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Cherise Spins: Jack Kerouac and Steve Allen’s Poetry for the Beat Generation

In April 2016 I took a trip to Lowell, Massachusetts to visit my cousin Matt and his fiancé Evan.

Naturally, there was a lot of stuff I wanted to do and see. I wanted to explore more of Boston, go shopping at the Wrentham Outlets and get drunk and eat at cool bars and restaurants. But on this trip, there was one thing I absolutely had to do.

I needed to visit a cemetery.

No, nobody in my family had died. In fact, didn’t know the person I was paying my respects to personally. In fact, it wouldn’t even call it a “visit”. It was more like a pilgrimage.

I needed to pay my respects to Jack Kerouac.

I’m not going to go into a history lesson of the Beat writer. He’s pretty famous has continuously inspired generation after generation with his writing, with both its content and style. Today, he’s often considered a cliche, viewed as the patron saint of pretentious “hipster” culture and in some ways, perhaps he is. But that’s a label placed on him after his death, one I’m certain he’d never want. But no matter what other’s opinions are and were of him, I don’t care. Because no matter through what lens you viewed him, I will never deny or disregard the impact his work has had on my life, particularly in my adolescence and in my early writing.

I first discovered Kerouac through my obsession with Allan Ginsberg, who I, in turn, discovered from no other than Bob Dylan. At this time in my life, I was writing a lot of poetry and short stories and the Beat writers showed me that poetry didn’t have to be Shakespearian Sonnets. In fact, it could be in whatever style or form you wanted it to be. Rules don’t apply. There didn’t have to be abstract ideas, allegories or cliche metaphors. Poetry could be raw, confessional, personal and even political.

They got me excited to write things down. Some got published, much I just wrote for myself. But it didn’t matter either way. They helped me realize that writing was a weapon, a skill that I could foster and could take me anywhere and help me through anything. It was an epic epiphany to have at 16. It’s what pushed me to keep writing, to hone my skills, to take them to another level and become a journalist. Though there were, of course, other factors that led me down the path I went, I don’t really know how things would have panned out without the literary contributions of Kerouac, Ginsberg, and Burroughs.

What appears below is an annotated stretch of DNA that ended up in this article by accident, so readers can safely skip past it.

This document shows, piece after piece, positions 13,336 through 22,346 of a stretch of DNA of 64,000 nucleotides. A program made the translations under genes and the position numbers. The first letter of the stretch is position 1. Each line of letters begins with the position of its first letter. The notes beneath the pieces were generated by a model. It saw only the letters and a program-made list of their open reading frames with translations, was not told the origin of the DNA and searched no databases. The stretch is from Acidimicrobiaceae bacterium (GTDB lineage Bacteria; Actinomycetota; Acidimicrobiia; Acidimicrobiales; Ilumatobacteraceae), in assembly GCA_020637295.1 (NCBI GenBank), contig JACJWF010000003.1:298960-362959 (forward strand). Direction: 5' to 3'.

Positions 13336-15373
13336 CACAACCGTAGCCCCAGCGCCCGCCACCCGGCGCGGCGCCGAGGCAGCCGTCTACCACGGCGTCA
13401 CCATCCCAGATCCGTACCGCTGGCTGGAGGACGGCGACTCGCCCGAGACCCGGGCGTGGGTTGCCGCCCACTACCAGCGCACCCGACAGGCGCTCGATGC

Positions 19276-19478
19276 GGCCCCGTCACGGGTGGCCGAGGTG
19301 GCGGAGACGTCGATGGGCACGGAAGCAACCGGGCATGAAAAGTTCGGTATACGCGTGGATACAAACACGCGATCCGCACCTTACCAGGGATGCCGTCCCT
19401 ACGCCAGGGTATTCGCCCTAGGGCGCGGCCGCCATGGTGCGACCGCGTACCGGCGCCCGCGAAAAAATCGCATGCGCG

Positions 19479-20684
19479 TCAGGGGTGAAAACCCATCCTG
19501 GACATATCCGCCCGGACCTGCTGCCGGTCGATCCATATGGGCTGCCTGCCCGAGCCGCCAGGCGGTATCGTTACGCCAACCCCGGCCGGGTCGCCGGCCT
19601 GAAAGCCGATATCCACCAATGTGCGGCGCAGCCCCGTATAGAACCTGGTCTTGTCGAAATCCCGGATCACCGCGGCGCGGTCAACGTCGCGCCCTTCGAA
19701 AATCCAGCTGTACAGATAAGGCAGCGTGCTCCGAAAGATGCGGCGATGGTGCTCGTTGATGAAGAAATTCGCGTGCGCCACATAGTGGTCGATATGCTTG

So when I visited his grave that sunny April day, I simply wanted to say “Thank you.”

This record is of Kerouac reading some of his poetry to the accompaniment of musician Steve Allen. This was gifted to me by Matt and Evan as a gift. It’s exclusive to Newbury Comics, a New England chain of comic/record stores. It’s also red tie-dye vinyl. Neato.

Some poetry is best spoken and I think that’s the case with a lot of the pieces on this record. Part of it is because of Kerouac’s read and pace. He has a wonderful voice and since it’s his work, he presents it in the tempo and style he intended it to be performed. Since this is only exclusive to the New England area, I suggest if you’re a Kerouac fan, snag it!

However, if you’re not. I suggest you start by reading some of his work.

My suggestions for newbies:
On The Road (DUH)
The Dharma Bums
The Book of Blues
Big Sur

Cherise Letson is the host of the Strange Grooves podcast. 

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Cherise is the co-host of the Strange Grooves podcast. She started collecting vinyl back in high school, but her love of classic rock and AM Radio hits goes back long before that. When she’s not listening to music, Cherise is the Associate Editor of Huddle Today, an online business publication that covers Atlantic Canada. She’s previously worked for CBC New Brunswick, The Canadian Press and the Telegraph-Journal, among other great publications.

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